In a decision that raises questions about the legality of “browsewrap” agreements on ecommerce websites, a California court ruled that a browsewrap agreement in the form of a hyperlink to a separate webpage is not enforceable. The decision in the case of Nguyen vs. Barnes & Noble, Inc. found that even though there was a “conspicuous hyperlink” to the website’s terms and conditions in which the website did not require the user to affirmatively agree to the terms, those terms were not enforceable. The case could have significant repercussions for ecommerce websites and highlights the importance of the “clickwrap” agreement, which requires consumers to affirmatively click that they agree before completing an ecommerce transaction.
The next day, Nguyen received notice that his order had been cancelled due to a high volume of total orders. By the time he learned of the cancellation, the bargain TouchPads were no longer available from B&N or other online vendors. Nguyen filed a class action lawsuit against B&N claiming false advertising and deceptive business practices. B&N responded by asserting that Nguyen had agreed to the terms and conditions of B&N’s website, which required any claim against B&N to be resolved through binding arbitration, and asking that the case be dismissed. (In 2011, the U.S. Supreme Court upheld the right of businesses to impose binding arbitration on consumers while at the same time banning class action lawsuits. This limited the rights of consumers to employ a full range of legal options in disputes against businesses.) Nguyen asserted that he had neither read nor agreed to the terms and therefore wasn’t bound by them.
Principles of Contract Law
Any website’s terms and conditions agreement is governed by general principles of contract law. One of those principles is that all parties to the contract must mutually assent or agree to the contract. Contract law goes on to say that this mutual agreement can take place “by written or spoken word or by conduct. …” In classic contract law, the agreement usually is in the form of signatures of the parties on a written contract. In some cases, verbal statements are enough.
In the cyber world, however, neither party is usually in a position to sign a document or have a face-to-face agreement, so other forms of “conduct” that serve as agreement have emerged. The court focused on two distinct forms of online conduct: the clickwrap agreement and the browsewrap agreement. (Both terms arose from the “shrinkwrap” agreement, a form of agreement that came out of the software industry in which the software’s license was included in the container and was not visible until the consumer removed the shrinkwrap packaging on it. Courts found that continuing to use the software after removing the shrinkwrap constituted agreement with the license, whether the user read the agreement or not.) In a clickwrap agreement, the user is presented with the terms and conditions—usually in a drop-down box or a hyperlink—and must click that he agrees in order to continue. In a browsewrap agreement the terms are on a hyperlinked page, but no clicking to agree is required. Agreement is considered to have taken place when the user continues to use the website.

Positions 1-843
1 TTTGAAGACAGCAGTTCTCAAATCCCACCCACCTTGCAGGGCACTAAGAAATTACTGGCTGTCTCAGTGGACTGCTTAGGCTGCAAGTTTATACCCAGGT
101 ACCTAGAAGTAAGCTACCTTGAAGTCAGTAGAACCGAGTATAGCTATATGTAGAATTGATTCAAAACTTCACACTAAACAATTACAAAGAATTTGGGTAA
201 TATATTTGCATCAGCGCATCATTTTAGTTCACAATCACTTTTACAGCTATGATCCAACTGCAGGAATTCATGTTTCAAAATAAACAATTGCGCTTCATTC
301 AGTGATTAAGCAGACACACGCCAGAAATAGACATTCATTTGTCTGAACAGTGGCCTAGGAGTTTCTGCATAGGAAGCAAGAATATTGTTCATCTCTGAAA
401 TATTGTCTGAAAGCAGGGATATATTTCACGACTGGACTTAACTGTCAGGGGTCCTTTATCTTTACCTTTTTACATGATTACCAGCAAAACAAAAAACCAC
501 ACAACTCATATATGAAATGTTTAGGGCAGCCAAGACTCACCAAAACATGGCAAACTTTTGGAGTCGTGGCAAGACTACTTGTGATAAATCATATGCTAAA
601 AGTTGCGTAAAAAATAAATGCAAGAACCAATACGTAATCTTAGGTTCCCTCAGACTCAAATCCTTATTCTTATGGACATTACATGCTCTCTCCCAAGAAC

The Court’s Decision
The court noted that the link to the terms and conditions was placed on every page, including close to the button the user must click in order to complete a purchase. The court also noted that the link was in underlined, color-contrasted text. Both of these conditions can be compared with other cases in which browsewrap agreements were not enforced due to issues with the hyperlink, either at the bottom of long webpages (requiring scrolling to the bottom of the page) or in a difficult-to-locate text or font (e.g., dark gray text on a gray background).
However, the fatal flaw here was that there was nothing to prompt the user to “take any affirmative action to demonstrate assent. …” Because of this the court determined that there was no actual or constructive notice and that the terms and conditions—including the binding arbitration agreement—could not be enforced. The court went on to say that while failing to read a contract’s terms does not mean they can’t be enforced, “the onus must be on website owners to put users on notice” of the terms.
Implications for the Future
This decision could have far-reaching implications. As a federal appellate decision out of the U.S. Court of Appeals for the Ninth Circuit, which covers California, Washington, and many other western states, the decision may be considered binding for many of the web’s Silicon Valley and Silicon Forest heavyweights. The court also looked at New York state contract law in coming to its conclusions, which gives the decision further heft.
Does the decision go so far as to strike out browsewrap agreements entirely? Previous court decisions that rejected browsewrap agreements generally did so for one or more specific reasons, usually related to the location or conspicuousness of the terms and conditions link. The court did not find any problems with the location or conspicuousness of the link on B&N’s website, but still rejected the browsewrap agreement.
Similarly, previous court decisions that approved browsewrap agreements did so because of a specific action that the user needed to take, such as clicking on a button to review terms or sign up or providing the explanatory full sentence that continuing to use the website constitutes agreement with the terms. Those previous decisions, coupled with this latest decision from a high-profile court, suggests that the best solution for ecommerce is to do away with browsewrap alone and make users click their assent to terms and conditions.